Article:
January 26, 2017 10:02 AM - Michael Hotchkiss via Princeton University

Pollution from the controlled fires that burn across Brazil's São Paulo state during the sugarcane-harvesting season has a negative impact on infant health nearby. But the health of those same infants likely benefits from the economic opportunities the fires bring to their parents.

Researchers at Princeton and Duke universities gathered information from satellites, pollution monitors and birth records to untangle those competing influences and accurately measure the impact of pollution from the fires. They found that exposure to pollution from the fires in the last few months of gestation leads to earlier birth and smaller babies, and they found some evidence of increased fetal mortality. Conditions in early life, including in utero, have been shown to affect children's long-term outcomes, not only in terms of health but also their educational and economic success.

New Paper Explains Consequences of Plant Disappearance in Salt Marshes on the Atlantic Coast
January 25, 2017 09:36 AM - The American Phytopathological Society

An important new research paper, titled “Response of Sediment Bacterial Communities to Sudden Vegetation Dieback in a Coastal Wetland,” examines the consequences of plant disappearance and changes in salt marsh soil communities following Sudden Vegetation Dieback (SVD).

The paper, published in Phytobiomes, an open-access journal of The American Phytopathological Society, is written by Wade Elmer, Peter Thiel, and Blaire Steven, scientists at the Connecticut Agricultural Experiment Station in New Haven. The setting for this study was the marshes of Connecticut’s Hammonasset Beach State Park.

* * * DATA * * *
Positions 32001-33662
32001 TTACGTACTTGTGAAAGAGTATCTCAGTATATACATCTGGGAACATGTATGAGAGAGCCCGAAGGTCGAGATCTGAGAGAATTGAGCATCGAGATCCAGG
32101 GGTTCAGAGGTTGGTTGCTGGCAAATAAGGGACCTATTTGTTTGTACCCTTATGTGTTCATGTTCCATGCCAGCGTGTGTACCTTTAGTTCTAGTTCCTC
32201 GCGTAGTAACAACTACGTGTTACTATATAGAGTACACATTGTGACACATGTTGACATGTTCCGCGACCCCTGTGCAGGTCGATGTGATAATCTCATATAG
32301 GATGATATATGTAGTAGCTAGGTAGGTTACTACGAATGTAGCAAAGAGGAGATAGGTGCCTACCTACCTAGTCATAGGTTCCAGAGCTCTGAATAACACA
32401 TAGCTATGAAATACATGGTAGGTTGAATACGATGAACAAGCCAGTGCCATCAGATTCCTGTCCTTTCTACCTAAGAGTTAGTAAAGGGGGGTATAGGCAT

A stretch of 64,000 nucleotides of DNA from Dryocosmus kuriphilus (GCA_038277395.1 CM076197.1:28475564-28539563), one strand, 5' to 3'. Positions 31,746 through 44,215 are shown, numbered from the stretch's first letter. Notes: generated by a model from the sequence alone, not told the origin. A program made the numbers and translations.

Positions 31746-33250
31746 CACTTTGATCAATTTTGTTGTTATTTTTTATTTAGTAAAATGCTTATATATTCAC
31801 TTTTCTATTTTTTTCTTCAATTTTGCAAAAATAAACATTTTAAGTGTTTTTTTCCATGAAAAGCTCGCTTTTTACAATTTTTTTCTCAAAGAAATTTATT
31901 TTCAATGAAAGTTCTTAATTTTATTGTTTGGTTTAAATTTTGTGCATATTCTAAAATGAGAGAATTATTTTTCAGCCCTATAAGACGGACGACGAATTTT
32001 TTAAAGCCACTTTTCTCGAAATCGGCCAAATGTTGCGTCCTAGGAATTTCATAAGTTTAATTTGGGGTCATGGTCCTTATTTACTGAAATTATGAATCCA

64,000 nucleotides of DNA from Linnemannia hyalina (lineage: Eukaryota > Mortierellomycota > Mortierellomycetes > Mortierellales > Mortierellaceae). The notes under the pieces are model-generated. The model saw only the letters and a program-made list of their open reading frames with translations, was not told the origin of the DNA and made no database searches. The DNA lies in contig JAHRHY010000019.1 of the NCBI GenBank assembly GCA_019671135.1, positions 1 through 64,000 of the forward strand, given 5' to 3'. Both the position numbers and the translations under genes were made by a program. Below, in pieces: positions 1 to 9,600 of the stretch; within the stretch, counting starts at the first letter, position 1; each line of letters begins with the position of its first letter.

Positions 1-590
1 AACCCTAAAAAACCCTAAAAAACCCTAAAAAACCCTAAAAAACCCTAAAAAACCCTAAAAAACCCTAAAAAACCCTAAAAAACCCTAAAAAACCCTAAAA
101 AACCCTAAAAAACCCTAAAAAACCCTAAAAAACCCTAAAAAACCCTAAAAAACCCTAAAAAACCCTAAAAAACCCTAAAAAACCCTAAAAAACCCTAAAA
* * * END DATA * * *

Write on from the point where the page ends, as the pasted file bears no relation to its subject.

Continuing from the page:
Is warming behind India's depleting groundwater?
January 25, 2017 09:21 AM - SciDev.Net

Changing rainfall patterns may be depleting India’s groundwater storage more than withdrawals for agricultural irrigation, says a new study published in January by Nature Geoscience
 
While India’s diminishing groundwater is widely attributed to over extraction, especially in the northern agricultural belts of Punjab and Haryana, the study holds decline in rainfall caused by the rise in the temperatures in the Indian Ocean — a major factor in monsoonal rainfall patterns over the Indo-Gangetic Plain —  to be a more important cause.   

Trees supplement income for rural farmers in Africa
January 23, 2017 01:38 PM - University of Illinois College of Agricultural, Consumer and Environmental Sciences (ACES)

Trees may be easy to spot on the plains of Africa but they are often overlooked as a source of income for farmers. A University of Illinois study shows trees on farms may help reduce rural poverty and maintain biodiversity.

Trees supplement income for rural farmers in Africa
January 23, 2017 01:38 PM - University of Illinois College of Agricultural, Consumer and Environmental Sciences (ACES)

Trees may be easy to spot on the plains of Africa but they are often overlooked as a source of income for farmers. A University of Illinois study shows trees on farms may help reduce rural poverty and maintain biodiversity.